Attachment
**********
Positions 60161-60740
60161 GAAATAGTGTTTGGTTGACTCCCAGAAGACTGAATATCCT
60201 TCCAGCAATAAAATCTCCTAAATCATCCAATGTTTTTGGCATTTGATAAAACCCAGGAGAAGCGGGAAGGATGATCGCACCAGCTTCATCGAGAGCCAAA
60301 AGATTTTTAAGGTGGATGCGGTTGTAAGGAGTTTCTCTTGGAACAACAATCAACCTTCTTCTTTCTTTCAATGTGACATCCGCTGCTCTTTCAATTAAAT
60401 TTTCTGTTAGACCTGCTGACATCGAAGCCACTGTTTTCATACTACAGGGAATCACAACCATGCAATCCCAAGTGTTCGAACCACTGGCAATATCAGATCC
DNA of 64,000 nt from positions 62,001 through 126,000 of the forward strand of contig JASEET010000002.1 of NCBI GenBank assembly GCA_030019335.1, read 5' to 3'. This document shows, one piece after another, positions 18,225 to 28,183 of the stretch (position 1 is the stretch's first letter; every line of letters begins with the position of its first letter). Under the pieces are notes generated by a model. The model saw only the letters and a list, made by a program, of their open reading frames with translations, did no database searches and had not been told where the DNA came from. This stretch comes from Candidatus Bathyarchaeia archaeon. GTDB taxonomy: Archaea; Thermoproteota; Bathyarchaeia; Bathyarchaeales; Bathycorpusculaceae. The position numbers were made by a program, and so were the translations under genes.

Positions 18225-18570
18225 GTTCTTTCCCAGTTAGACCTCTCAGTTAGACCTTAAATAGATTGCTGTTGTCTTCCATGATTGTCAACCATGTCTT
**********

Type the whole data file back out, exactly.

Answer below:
Positions 60161-60740
60161 GAAATAGTGTTTGGTTGACTCCCAGAAGACTGAATATCCT
60201 TCCAGCAATAAAATCTCCTAAATCATCCAATGTTTTTGGCATTTGATAAAACCCAGGAGAAGCGGGAAGGATGATCGCACCAGCTTCATCGAGAGCCAAA
60301 AGATTTTTAAGGTGGATGCGGTTGTAAGGAGTTTCTCTTGGAACAACAATCAACCTTCTTCTTTCTTTCAATGTGACATCCGCTGCTCTTTCAATTAAAT
60401 TTTCTGTTAGACCTGCTGACATCGAAGCCACTGTTTTCATACTACAGGGAATCACAACCATGCAATCCCAAGTGTTCGAACCACTGGCAATATCAGATCC
DNA of 64,000 nt from positions 62,001 through 126,000 of the forward strand of contig JASEET010000002.1 of NCBI GenBank assembly GCA_030019335.1, read 5' to 3'. This document shows, one piece after another, positions 18,225 to 28,183 of the stretch (position 1 is the stretch's first letter; every line of letters begins with the position of its first letter). Under the pieces are notes generated by a model. The model saw only the letters and a list, made by a program, of their open reading frames with translations, did no database searches and had not been told where the DNA came from. This stretch comes from Candidatus Bathyarchaeia archaeon. GTDB taxonomy: Archaea; Thermoproteota; Bathyarchaeia; Bathyarchaeales; Bathycorpusculaceae. The position numbers were made by a program, and so were the translations under genes.

Positions 18225-18570
18225 GTTCTTTCCCAGTTAGACCTCTCAGTTAGACCTTAAATAGATTGCTGTTGTCTTCCATGATTGTCAACCATGTCTT